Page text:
estate planning and probate law provided by the austin and georgetown texas attorneys at sneed vine and perry

Estate Planning & Probate

The goal of a good estate plan is to make sure that family assets pass as quickly, efficiently, and as inexpensively as possible, and that loved ones with special needs are appropriately cared for.

Sneed, Vine & Perry, P.C.’s estate planning and probate group has more than 80 years of collective experience in Texas probate, estate planning, and trust law, as well as the deep respect of the judges and staffs of Travis, Williamson, and other Central Texas county probate courts.

Estate Planning Tools & Techniques

  • Wills
  • Revocable Living Trusts
  • Irrevocable Trusts
  • Revocable Life Estate Deeds, also known as “Lady Bird Deeds”
  • Gift Deeds
  • Powers of Attorney
  • Medical Powers of Attorney
  • Directives to Physicians, also known as “Living Wills”
  • Declarations of Guardians for individuals and their minor children

Estate Planning Basics

Except in rare cases where a revocable Living Trust may be advisable, having a valid Will is the foundation of a good estate plan. Here are three reasons why you need a Will:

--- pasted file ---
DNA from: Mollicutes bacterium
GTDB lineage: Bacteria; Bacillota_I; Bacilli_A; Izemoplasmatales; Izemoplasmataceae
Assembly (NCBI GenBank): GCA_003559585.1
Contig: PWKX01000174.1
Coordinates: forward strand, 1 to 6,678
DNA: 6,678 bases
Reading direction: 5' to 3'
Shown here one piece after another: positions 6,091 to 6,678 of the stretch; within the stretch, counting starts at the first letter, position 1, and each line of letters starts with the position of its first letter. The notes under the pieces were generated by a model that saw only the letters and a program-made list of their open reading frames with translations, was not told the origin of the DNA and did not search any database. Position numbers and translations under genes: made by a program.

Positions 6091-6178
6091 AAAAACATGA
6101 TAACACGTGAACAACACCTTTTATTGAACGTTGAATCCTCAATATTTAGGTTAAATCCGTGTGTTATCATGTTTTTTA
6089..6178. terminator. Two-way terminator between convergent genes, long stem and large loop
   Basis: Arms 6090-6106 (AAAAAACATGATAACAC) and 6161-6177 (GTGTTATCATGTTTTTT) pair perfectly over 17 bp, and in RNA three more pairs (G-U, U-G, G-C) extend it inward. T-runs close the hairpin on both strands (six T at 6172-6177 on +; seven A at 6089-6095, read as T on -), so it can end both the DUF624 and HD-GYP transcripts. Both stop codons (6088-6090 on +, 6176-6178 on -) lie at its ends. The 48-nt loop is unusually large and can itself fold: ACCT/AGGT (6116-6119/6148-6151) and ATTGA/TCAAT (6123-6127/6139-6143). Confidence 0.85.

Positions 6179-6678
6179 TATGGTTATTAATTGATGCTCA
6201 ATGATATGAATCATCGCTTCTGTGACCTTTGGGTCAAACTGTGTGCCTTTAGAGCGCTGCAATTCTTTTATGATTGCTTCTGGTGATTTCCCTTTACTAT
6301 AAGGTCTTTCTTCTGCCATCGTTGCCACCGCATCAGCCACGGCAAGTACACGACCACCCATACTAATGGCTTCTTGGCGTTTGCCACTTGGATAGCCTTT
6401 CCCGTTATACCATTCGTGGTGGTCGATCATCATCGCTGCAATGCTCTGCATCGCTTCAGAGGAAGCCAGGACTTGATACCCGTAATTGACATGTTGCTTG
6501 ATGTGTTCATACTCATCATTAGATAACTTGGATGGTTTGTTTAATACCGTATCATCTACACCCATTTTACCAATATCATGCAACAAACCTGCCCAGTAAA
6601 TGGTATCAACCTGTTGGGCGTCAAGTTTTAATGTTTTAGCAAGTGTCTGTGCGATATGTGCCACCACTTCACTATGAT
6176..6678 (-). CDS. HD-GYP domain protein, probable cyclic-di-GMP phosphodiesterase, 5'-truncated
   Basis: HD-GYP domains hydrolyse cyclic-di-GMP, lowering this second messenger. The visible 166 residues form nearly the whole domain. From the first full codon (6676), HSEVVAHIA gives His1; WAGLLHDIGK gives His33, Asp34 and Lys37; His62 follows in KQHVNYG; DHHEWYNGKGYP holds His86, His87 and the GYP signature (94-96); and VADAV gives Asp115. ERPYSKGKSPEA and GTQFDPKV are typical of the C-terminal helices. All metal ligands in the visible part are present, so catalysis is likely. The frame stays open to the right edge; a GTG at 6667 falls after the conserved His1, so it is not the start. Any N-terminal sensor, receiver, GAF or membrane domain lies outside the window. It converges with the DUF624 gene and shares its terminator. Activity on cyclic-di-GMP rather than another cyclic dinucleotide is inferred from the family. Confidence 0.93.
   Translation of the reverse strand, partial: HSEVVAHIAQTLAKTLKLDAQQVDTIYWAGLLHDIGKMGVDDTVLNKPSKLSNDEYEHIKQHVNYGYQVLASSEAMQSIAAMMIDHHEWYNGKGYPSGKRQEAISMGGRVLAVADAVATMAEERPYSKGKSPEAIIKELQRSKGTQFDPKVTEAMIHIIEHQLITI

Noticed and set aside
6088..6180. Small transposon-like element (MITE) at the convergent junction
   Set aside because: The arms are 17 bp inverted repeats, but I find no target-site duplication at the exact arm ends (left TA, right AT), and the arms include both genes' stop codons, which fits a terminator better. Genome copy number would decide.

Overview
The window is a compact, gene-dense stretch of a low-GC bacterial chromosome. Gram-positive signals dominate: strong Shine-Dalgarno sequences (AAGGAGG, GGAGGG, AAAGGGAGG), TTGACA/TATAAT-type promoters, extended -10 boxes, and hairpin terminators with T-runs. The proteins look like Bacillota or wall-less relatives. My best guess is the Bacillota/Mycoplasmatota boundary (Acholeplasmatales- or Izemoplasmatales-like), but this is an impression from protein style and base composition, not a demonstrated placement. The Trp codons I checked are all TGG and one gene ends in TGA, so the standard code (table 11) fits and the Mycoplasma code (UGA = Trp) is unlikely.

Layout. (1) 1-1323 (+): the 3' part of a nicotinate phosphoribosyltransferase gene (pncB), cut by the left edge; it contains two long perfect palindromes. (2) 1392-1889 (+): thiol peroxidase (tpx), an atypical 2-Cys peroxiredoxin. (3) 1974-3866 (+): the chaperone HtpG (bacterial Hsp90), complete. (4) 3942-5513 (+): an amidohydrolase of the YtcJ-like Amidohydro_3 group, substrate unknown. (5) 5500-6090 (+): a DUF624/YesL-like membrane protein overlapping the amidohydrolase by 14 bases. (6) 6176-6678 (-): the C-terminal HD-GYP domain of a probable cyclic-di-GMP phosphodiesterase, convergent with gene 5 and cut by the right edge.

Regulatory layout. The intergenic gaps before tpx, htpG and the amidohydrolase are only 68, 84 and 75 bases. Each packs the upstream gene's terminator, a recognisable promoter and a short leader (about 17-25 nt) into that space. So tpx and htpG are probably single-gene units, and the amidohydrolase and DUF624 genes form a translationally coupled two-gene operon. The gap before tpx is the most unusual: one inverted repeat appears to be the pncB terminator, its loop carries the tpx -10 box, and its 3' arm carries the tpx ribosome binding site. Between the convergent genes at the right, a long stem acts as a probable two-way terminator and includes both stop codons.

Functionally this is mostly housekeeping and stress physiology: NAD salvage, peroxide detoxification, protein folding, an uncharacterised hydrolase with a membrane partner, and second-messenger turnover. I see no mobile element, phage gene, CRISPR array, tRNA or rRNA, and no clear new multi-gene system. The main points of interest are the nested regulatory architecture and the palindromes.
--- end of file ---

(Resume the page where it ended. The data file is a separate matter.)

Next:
• Make sure your assets pass according to your wishes. If you die without a Will, your assets will pass to your legal heirs – those persons chosen by the rules of intestate succession set forth in the Texas Estates Code. While it’s possible that these rules comport with your wishes, it is not guaranteed. We can prepare and supervise your execution of a Will to ensure your property passes in accordance with your wishes.
  • Save time and money. Texas probate law makes the probate process – the process by which assets are most commonly transferred to the next generation after a person dies — much simpler, quicker, and less expensive for someone who dies with a Will than for someone who dies without one. As such, money spent now means that more money passes to your loved ones when you’re gone.
  • Protect loved ones who may be young or ill. If you die without a Will, your property will pass directly to your heirs. This is the case even if those heirs are legally or practically incapable of managing that property due to advanced age, minority, or illness. In preparing a Will, we can make sure that property that might go to someone unable to manage it, instead goes to a trustee of your choice who is legally obligated to use such property for your loved one’s health, education, maintenance and support.